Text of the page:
It’s eight days after the final of Euro 2012. The dust has settled on what was, in the main, a fantastic international tournament. Plenty of goals, some surprises along the way, some fantastic skill, drama and, of course, a few wedges of controversy were all on display as Europe’s finest footballing nations competed to take home the coveted trophy. Spain emerged as Champions once again, claiming their third major international tournament victory in a row and nobody can say that it wasn’t deserved in the end. However, rather than jumping on the Spain bandwagon and waxing lyrical about them for an entire article, I thought I’d bring you my take on what I feel are three of the most important lessons, in no particular order, we can take away from the competition as a whole.
The first lesson to take away from Euro 2012 is that doing enough, is enough. Spain are, quite simply, the best international footballing side of this era. Some accused the Spanish of being boring, Arsene Wenger accused them of being “negative”, however, these accusations are wide of the mark. Perpetual winners become tiresome to watch, yes, that is human nature. We all like to see the underdog triumph, at least from time to time, and in that sense Spain are reaching the end of their honeymoon period, however, they were not boring, they simply did enough.
There is a saying in football that “you can only beat what’s in front of you” and that’s what Spain did, without ever getting out of second gear if truth be told. The closest Spain came to losing was against Croatia in the final group match, but they didn’t concede and they eventually made the breakthrough. Portugal gave them a game but could not score, in extra time the Portuguese had nothing left and, even when it went to penalties, it looked like there would only be a Spanish victory.
In the final, Cesare Prandelli altered the Italian formation and line-up that had been so successful against the Spanish in their tournament opener and this played right into Spain’s hands. Having said that, the first half of the final was the only forty-five minutes of the tournament when Spain actually moved from first into second gear and they left Italy for dead in that opening period. After Prandelli’s desperate gamble with Motta failed, La Roja happily slipped back into first and comfortably saw the game out, adding two more goals in the process.
In winning the tournament, barely breaking sweat, Spain proved that they are still the best in Europe and that the best of the rest have got a long way to go to catch up with them. With Torres winning the Golden Boot, they proved that you don’t have to start a striker in order for him to ultimately be effective and, with the contribution made by Fabregas in the “false 9” role, that perhaps it can be better to switch between the two systems. Ultimately though, and perhaps that’s why they received so much criticism up until the final, Spain proved that just doing enough to win, is enough.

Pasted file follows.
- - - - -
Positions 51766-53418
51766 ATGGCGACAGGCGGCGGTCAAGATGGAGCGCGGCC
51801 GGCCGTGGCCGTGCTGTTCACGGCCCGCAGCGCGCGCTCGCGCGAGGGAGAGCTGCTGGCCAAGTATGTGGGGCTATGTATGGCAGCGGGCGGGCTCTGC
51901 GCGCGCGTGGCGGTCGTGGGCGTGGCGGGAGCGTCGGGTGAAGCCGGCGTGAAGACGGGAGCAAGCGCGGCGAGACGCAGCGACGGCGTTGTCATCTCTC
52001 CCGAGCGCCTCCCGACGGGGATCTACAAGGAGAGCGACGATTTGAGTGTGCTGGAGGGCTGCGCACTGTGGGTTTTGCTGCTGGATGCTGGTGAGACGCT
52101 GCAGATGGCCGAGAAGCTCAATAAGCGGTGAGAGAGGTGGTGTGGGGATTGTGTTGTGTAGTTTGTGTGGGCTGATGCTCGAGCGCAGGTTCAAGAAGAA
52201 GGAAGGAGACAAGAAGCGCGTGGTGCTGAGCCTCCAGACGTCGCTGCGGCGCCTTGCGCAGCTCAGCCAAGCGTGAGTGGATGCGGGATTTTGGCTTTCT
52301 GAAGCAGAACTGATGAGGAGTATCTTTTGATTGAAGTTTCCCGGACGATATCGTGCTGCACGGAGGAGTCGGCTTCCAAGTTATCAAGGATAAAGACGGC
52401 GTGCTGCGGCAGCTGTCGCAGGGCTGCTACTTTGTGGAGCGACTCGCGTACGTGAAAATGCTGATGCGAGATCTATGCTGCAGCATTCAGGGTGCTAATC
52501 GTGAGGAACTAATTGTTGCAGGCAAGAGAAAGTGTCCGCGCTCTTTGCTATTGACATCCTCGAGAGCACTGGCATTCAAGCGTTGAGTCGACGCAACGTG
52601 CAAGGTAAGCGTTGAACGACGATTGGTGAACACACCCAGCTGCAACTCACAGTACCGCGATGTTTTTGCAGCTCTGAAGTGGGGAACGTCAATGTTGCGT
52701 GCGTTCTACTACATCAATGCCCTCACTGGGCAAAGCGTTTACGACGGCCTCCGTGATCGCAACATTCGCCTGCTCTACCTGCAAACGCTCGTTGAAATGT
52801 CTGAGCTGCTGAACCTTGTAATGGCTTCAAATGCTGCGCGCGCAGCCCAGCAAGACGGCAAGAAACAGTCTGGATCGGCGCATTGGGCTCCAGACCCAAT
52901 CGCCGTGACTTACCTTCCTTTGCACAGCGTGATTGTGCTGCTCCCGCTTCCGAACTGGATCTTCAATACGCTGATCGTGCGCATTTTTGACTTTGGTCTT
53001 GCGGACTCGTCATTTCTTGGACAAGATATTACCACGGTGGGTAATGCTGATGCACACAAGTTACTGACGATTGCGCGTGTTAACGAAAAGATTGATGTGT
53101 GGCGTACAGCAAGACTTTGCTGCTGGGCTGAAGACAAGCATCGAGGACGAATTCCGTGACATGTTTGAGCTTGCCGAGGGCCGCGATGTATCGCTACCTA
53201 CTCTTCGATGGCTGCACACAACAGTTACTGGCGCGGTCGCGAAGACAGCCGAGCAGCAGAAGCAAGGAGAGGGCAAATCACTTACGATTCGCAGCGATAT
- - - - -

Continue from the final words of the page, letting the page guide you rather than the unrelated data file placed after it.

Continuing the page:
The second lesson to take from Poland and Ukraine this summer is, that England are in reverse with Roy Hodgson at the helm. Controversial perhaps but thoroughly true. Whilst the rest of Europe’s elite footballing nations are playing fluid 4-3-3 or 4-2-3-1 systems, playing short passing games and experimenting with the afore mentioned “false 9s”, England have Hodgson’s 4-4-2, 4-4-1-1.
Not only is this system (it is only one, don’t be fooled) totally outdated at the top level of the modern game, it is also never going to get you past the quarter finals of a major tournament. Hodgson and the media did a fantastic job of lowering expectations before the finals so that England’s tournament seemed ok on the face of it. It wasn’t! People bought in to the fact that Chelsea fluked the Champions’ League playing defensively and that it could work for England. It didn’t. Even after the tournament people are buying into the belief that England were defensively sound and unlucky to go out. They weren’t.
The reason England stayed in so long was two-fold, good luck, and a good goalkeeper. England had conceded more shots at goal than any other team in the competition when they went out, thirty six against Italy alone. Joe Hart made more saves than any other keeper in the tournament, including Buffon, who went all the way to the final and faced Spain. These stats do not indicate a solid defensive unit, rather they reveal the truth about England’s defensive frailties, even when playing such a boring, calculated, low risk brand of football.